Netizens rejoice at boycott efforts as Starbucks M’sia parent BFood reports lower earnings

THE boycott of products and companies perceived to be pro-Israel have been on-going for several months in Malaysia.

Since the Israel-Hamas conflict began in earnest on Oct 7 last year, local consumers keen to show solidarity with Palestinians have targeted a number of businesses, especially those in the FnB (food and beverage) sector.

It has been greatly debated whether their series of boycott have been effective or how they have adversely impacted workers in the B40 segment who sadly are made up of mostly Malay Muslims.

This brought us to a post by Najib Fazail (@najibfaizal) on X (formerly Twitter) who hailed the boycott campaign as successful – “Boikot berjaya 👏”.

The netizen has shared a media release dated Feb 21 by Berjaya Group which purportedly stated that one of its subsidiaries – Berjaya Food Bhd (BFood) – had incurred a dip of 38.2% in revenue to RM182.55 mil for its 2Q FY6/2024 ended Dec 31, 2023 (2Q FY6/2023: RM295.32 mil) “primarily attributed to an ongoing boycott linked to the Middle East conflict”.

The statement tacitly acknowledged this was due to the effects of the boycott. The record low earnings inevitably dragged BFood into the red with a net loss of RM42.58 mil for the quarter under review as opposed to a net profit of RM35.49 mil a year ago.

Many netizens applauded the news and called for more action.

Some netizens shared the belief that the boycott was having a real impact.

However, some questioned if the coffee chains were really deserted considering non-Muslims may still be patronising them.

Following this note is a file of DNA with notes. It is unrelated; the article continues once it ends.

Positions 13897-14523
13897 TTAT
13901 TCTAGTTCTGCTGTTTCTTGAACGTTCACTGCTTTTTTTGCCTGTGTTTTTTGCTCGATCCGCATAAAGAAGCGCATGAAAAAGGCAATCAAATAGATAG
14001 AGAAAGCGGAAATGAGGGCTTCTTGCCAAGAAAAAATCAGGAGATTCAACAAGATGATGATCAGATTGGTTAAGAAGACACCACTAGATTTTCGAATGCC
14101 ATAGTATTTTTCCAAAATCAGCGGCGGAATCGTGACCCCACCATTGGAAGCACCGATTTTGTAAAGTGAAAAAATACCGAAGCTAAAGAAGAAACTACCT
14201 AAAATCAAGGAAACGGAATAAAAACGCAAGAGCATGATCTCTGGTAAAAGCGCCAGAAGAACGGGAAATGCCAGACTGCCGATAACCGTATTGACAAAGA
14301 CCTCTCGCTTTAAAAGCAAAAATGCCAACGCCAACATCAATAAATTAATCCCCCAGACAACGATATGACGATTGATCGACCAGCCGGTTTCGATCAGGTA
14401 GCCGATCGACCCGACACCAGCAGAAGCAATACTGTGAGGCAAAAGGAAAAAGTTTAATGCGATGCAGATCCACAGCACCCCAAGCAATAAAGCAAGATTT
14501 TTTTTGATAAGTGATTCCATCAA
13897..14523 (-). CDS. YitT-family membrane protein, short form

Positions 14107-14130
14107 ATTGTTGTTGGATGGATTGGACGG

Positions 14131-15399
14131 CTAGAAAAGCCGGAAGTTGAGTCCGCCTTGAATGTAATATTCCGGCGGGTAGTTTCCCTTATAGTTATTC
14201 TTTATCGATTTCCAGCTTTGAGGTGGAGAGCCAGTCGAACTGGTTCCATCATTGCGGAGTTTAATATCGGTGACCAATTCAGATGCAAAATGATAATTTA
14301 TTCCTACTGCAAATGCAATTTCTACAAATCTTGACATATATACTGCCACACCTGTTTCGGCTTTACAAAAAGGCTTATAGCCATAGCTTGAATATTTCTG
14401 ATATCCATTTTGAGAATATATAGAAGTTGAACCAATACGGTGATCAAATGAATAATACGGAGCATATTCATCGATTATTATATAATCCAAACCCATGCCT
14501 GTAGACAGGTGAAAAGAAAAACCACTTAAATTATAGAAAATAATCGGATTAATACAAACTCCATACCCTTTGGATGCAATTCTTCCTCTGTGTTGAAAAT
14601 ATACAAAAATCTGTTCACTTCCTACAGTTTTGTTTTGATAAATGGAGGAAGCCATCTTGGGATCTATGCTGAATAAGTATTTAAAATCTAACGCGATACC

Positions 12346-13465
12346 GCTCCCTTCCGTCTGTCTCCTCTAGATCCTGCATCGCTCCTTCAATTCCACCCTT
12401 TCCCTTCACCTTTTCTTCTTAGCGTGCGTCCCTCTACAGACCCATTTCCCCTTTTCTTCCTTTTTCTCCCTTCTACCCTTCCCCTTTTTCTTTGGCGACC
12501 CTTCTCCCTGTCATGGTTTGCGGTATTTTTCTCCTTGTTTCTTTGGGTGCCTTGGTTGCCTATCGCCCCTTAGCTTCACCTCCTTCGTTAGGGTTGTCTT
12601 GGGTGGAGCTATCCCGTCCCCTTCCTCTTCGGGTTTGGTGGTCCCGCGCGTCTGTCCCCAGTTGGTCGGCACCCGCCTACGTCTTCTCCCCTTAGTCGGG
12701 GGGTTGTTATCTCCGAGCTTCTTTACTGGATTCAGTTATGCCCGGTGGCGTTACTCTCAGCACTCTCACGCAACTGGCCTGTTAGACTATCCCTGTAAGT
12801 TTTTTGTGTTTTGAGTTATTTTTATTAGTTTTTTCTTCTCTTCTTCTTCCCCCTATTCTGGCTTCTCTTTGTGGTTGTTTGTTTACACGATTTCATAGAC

A few pointed out that Starbucks has been having a lot of promos lately when the coffee chain brand “had previously been arrogant”.

A number of netizens though queried why certain brands were seemingly let off the hook, not least the X platform itself.

One netizen very pointedly highlighted that the brand still posted a healthy revenue – not just as high as previous year’s – arguing that the boycott has been futile.

Others urged Malaysians to support homegrown businesses that would create a win-win scenario.

One netizen claimed that he was surprised with the “buying power of the Malay community”.

Whichever side of the fence you may sit on, one thing is clear – the boycott is eating into profit margins of certain companies. Whether this will translate into substantial losses over the long-term remains to be seen.

The question that remains though is whether it is fair to punish locally-owned franchises for misdemeanours of the foreign parent company or for the actions of outlets in other countries. – Feb 22, 2024

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